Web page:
There are a few logical operations that may be performed on a TCP/IP socket, regardless of whether the socket is synchronous or asynchronous. Each of the operations below is marked “immediate” (meaning it is completed immediately) or “delayed” (meaning it depends on the network for completion).
MSDN links: Socket
Binding (immediate) - A socket may be locally bound. This is normally done only on the server (listening) socket, and is how a server chooses the port it listens on. See Using Socket as a Server (Listening) Socket for details.
MSDN links: Bind
Listening (immediate) - A bound socket notifies the OS that it is almost ready to receive connections by listening. In spite of the term “listening”, this operation only notifies the OS that the socket is about to accept connections; it does not actually begin accepting connections, though the OS may accept a connection on behalf of the socket. See Using Socket as a Server (Listening) Socket for details.
MSDN links: Listen
Accepting (delayed) - A listening socket may accept an incoming connection. When an incoming connection is accepted, a new socket is created that is connected to the remote side; the listening socket continues listening. The new socket (which is connected) may be used for sending and receiving. See Using Socket as a Server (Listening) Socket for details.
Connecting (delayed) - A (client) socket may connect to a (server) socket. TCP has a three-way handshake to complete the connection, so this operation is not instantaneous. Once a socket is connected, it may be used for sending and receiving. See Using Socket as a Client Socket for details.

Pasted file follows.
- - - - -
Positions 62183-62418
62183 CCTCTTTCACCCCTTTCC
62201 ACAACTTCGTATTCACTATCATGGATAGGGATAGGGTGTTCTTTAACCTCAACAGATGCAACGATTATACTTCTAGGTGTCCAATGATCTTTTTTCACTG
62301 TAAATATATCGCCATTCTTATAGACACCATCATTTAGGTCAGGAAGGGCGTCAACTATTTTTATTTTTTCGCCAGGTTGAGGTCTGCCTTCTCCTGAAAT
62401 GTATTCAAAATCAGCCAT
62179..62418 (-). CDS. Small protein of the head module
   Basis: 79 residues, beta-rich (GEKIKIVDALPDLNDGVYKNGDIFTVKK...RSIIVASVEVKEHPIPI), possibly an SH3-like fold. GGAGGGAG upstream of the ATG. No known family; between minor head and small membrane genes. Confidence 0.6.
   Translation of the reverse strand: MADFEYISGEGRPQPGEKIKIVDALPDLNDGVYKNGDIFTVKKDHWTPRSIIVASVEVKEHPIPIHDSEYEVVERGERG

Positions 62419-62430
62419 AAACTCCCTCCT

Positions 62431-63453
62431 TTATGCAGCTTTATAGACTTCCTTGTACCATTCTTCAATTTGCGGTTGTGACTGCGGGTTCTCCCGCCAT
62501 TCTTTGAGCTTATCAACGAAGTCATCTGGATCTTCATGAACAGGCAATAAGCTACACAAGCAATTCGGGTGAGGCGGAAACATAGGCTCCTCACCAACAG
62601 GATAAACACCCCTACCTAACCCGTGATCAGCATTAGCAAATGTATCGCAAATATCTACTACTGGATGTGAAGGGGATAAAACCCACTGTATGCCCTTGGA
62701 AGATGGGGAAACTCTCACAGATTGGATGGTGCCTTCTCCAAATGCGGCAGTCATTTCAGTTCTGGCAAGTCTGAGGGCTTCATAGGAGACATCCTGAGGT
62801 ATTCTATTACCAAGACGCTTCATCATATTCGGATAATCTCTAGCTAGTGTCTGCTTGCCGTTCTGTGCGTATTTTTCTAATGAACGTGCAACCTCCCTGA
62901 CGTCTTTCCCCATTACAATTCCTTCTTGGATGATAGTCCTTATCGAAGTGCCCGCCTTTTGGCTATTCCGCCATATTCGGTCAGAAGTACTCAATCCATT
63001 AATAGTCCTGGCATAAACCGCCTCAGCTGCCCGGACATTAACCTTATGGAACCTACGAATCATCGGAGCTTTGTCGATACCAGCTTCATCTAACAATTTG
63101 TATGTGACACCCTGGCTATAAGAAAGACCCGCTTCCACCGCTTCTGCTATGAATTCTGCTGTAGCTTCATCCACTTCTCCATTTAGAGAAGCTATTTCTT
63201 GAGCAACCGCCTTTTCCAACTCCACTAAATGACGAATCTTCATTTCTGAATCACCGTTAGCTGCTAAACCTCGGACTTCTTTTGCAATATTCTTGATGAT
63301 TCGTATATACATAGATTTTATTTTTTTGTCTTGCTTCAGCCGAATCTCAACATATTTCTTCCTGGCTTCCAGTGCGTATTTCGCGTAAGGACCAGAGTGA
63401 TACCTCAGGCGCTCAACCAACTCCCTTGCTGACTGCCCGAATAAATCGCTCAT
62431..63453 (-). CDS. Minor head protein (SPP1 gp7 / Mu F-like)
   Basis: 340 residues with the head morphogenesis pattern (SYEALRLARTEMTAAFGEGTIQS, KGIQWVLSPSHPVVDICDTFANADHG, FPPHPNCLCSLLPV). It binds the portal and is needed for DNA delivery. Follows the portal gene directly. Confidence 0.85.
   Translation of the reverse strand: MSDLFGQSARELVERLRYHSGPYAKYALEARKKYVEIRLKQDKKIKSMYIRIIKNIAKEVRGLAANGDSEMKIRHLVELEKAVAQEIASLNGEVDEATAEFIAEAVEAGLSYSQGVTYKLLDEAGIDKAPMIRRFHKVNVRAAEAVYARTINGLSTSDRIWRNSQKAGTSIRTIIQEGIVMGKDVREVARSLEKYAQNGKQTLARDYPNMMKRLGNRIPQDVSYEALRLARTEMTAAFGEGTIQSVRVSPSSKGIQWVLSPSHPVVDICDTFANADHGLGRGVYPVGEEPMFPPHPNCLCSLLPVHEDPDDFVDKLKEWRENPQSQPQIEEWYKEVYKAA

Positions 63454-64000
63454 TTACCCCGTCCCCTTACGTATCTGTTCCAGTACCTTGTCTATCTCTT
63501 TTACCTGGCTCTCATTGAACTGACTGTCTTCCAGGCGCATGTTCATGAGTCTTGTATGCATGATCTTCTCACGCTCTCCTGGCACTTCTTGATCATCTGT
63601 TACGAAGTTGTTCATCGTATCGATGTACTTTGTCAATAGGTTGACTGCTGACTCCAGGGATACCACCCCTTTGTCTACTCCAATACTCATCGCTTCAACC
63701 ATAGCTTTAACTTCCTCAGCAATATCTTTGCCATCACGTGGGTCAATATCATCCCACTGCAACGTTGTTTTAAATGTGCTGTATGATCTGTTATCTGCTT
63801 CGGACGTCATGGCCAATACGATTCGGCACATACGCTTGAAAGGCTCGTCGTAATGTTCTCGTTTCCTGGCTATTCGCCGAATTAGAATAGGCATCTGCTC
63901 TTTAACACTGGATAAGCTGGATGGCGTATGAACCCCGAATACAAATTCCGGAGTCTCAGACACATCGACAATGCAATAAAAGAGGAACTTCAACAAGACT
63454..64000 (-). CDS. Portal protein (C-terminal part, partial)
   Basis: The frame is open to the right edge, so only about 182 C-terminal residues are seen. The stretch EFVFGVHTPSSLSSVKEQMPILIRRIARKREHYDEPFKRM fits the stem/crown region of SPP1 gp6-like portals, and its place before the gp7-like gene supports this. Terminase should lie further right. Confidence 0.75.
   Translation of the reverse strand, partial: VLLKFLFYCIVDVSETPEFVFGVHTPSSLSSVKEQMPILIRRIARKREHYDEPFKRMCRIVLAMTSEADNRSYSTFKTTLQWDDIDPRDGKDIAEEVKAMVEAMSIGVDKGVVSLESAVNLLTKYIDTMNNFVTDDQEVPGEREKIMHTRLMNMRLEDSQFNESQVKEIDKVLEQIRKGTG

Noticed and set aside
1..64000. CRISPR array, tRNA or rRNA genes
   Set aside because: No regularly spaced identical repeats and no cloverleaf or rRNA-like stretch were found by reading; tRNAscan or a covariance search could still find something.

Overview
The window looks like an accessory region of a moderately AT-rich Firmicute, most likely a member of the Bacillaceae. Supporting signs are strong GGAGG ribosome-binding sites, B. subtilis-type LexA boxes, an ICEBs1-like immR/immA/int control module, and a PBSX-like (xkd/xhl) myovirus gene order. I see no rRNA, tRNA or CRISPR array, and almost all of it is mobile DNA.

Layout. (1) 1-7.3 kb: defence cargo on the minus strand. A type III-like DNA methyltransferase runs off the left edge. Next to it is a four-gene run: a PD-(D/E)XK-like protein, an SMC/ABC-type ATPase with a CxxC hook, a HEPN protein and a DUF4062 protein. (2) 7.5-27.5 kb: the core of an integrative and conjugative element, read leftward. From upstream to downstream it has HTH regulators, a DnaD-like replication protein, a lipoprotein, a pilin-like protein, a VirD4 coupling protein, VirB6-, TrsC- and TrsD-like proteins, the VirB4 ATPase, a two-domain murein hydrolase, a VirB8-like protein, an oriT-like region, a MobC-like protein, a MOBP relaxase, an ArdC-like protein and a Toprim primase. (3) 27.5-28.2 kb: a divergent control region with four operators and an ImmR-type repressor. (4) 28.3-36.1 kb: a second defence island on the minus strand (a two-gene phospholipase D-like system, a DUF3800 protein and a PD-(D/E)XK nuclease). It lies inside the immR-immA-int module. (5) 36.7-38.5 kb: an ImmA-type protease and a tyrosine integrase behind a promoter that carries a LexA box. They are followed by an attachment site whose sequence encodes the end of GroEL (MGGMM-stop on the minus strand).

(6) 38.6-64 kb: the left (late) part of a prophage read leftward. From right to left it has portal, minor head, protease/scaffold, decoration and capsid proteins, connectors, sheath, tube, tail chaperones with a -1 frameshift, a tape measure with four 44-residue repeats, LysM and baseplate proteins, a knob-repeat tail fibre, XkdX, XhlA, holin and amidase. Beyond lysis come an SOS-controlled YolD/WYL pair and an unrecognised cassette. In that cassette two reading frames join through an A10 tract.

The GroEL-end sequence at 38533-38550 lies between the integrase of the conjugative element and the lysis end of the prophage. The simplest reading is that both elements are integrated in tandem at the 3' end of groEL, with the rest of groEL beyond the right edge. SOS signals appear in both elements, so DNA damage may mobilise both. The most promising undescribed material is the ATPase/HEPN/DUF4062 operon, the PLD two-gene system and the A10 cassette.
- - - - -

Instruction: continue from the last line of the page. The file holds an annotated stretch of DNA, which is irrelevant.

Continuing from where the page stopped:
Reading (delayed) - Connected sockets may perform a read operation. Reading takes incoming bytes from the stream and copies them into a buffer. A 0-byte read indicates a graceful closure from the remote side. See Using Socket as a Connected Socket for details.
Writing (delayed) - Connected sockets may perform a write operation. Writing places bytes in the outgoing stream. A successful write may complete before the remote OS acknowledges that the bytes were received. See Using Socket as a Connected Socket for details.
Disconnecting (delayed) - TCP/IP has a four-way handshake to terminate a connection gracefully: each side shuts down its own outgoing stream and receives an acknowledgment from the other side.
Shutting down (immediate) - Either the receiving stream or sending stream may be clamped shut. For receives, this is only a local operation; the other end of the connection is not notified. For sends, the outgoing stream is shut down (the same way Disconnect does it), and this is acknowledged by the other side; however, there is no notification of this operation completing.
MSDN links: Shutdown
Closing (immediate or delayed) - The actual socket resources are reclaimed when the socket is disposed (or closed). Normally, this acts immediate but is actually delayed, performing a graceful disconnect in the background and then actually reclaiming the socket resources when the disconnect completes. Socket.LingerState may be set to change Close to be a synchronous disconnect (delayed, but always synchronous), or an immediate shutdown (always immediate).